Hours after his Tuesday night show in Bay Shore wrapped up, Gene Casey pulled into his driveway at his one-acre Southold property, weary from the road.
He’d driven for more than an hour after the latest performance of his ubiquitous band, Gene Casey & the Lone Sharks. Now, after a quick run to the store for a bottle of white wine, he was ready for home.
Casey climbed his porch steps as the speaker system inside the house blared out rhythm and blues tunes. He had set it up so the music was playing through the open windows before he left. Even when he isn’t working, the music is all around him.
Casey was in the midst of a five-day run of shows stretching from Shelter Island to Lindenhurst. Tuesday was night four. He’ll take a break in two days, then start another multi-night tour.
The summer schedule is hectic, with some long nights of driving through the dark Pine Barrens as the only car on the road. But better that than the doldrums of February, when the shows dry up and Casey is lucky to book one venue a week.
It’s easy for him to get into a groove this time of year. He knows how to regulate his voice and give just enough at each performance to keep audiences jumping and dancing to his rock and roll and country stylings without burning himself out in the process.
“It’s a continuous gig,” he noted. “It never stops.”
It’s a skill he’s learned after more than 25 years as one of the East End’s best-known and most celebrated musicians.
“I’d put Gene Casey against any national act you can name. He’s that good,” said Howard Thompson, a former talent scout for record labels and music director at WPKN radio in Bridgeport, Conn. “I think Long Island really should know that they have someone very special in their midst.”
If they don’t know that already, they will soon enough.
At a concert in Port Jefferson next Wednesday, Casey — a 27-year veteran of the East End music scene — will be honored by the Long Island Music Hall of Fame with the Long Island Sound Award, an honor for local acts that have made a important contribution to the region’s musical heritage.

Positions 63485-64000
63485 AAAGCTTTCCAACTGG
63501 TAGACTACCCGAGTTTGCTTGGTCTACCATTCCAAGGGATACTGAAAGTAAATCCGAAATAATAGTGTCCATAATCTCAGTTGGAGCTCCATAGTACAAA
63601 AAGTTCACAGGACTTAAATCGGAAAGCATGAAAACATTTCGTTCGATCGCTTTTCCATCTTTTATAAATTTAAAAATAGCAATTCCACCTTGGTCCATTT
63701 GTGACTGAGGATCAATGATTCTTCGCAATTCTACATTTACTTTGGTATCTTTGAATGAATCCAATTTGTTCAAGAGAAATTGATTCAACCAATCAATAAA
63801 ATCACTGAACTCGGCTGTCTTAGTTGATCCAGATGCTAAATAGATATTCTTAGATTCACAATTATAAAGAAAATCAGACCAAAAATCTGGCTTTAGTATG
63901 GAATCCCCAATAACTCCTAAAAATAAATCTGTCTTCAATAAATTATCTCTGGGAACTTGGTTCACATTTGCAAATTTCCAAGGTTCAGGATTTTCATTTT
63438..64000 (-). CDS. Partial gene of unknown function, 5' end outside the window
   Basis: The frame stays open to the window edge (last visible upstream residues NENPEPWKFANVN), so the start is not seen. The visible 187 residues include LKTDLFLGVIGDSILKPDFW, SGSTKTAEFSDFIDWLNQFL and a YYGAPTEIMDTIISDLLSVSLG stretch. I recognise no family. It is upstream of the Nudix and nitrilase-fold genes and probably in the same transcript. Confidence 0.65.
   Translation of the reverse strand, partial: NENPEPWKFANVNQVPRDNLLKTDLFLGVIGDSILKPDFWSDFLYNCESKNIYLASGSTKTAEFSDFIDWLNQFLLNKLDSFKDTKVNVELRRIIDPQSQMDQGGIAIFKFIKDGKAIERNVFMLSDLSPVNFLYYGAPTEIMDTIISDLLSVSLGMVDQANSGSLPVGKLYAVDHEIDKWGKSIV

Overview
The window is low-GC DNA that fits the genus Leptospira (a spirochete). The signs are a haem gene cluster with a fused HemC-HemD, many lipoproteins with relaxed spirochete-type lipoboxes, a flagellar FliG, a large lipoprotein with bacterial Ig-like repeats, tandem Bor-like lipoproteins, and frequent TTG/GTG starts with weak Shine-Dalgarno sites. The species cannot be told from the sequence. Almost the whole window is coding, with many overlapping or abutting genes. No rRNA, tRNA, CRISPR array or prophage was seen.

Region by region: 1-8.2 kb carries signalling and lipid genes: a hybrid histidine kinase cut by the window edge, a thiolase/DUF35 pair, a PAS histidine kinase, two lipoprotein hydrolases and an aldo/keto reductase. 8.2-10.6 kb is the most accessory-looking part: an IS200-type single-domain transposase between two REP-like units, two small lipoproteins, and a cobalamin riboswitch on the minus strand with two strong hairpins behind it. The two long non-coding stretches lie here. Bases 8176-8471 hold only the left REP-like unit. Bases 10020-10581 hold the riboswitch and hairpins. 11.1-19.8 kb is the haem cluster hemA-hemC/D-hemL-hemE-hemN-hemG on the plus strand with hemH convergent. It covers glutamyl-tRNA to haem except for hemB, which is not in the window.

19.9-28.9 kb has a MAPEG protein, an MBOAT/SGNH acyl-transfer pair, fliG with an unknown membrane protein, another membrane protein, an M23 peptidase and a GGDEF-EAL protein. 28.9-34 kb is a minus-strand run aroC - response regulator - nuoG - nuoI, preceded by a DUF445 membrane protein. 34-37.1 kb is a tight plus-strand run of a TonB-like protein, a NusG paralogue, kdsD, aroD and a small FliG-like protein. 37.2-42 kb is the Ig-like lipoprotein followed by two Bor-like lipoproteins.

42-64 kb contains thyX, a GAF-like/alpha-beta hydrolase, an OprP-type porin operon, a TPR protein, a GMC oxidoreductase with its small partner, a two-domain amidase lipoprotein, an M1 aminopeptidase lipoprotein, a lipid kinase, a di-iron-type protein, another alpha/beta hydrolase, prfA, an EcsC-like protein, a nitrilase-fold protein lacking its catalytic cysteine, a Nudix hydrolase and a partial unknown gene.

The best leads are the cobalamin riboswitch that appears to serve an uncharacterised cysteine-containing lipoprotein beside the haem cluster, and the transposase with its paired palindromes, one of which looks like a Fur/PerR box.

“He’s definitely one of those bands that’s created the musical fabric of Long Island,” said Jim Faith, vice chair of the Long Island Music Hall of Fame.
With the honor, Casey will join the likes of the Good Rats, Doug Seeger, Blue Oyster Cult, Eddie Money, Twisted Sister and Foghat.
Faith said Gene Casey & the Lone Sharks are a mainstay of Long Island’s rising original music scene. While tribute bands have their place, he said acts like Casey’s are ways for locals to “hear a great band with great songs.”
He said going to a Lone Sharks concert is like “what happened when people went out and heard Billy [Joel] for the first time.”
Norm Prusslin, a co-founder of the Long Island Music Hall of Fame, is a champion of Casey’s group and helped convince the board to honor him.
“I think Gene was a perfect candidate,” he said. “He’s a perfect ambassador as a Long Islander, as a person making music on Long Island.”
Prusslin said it’s Casey’s ability to jump from R&B to rock and roll to country to twang that makes him so unique.
“He’s always stuck to his guns,” Prusslin said. “He continues to be someone who plays music as it was originally meant to be played — with his own spin on it.”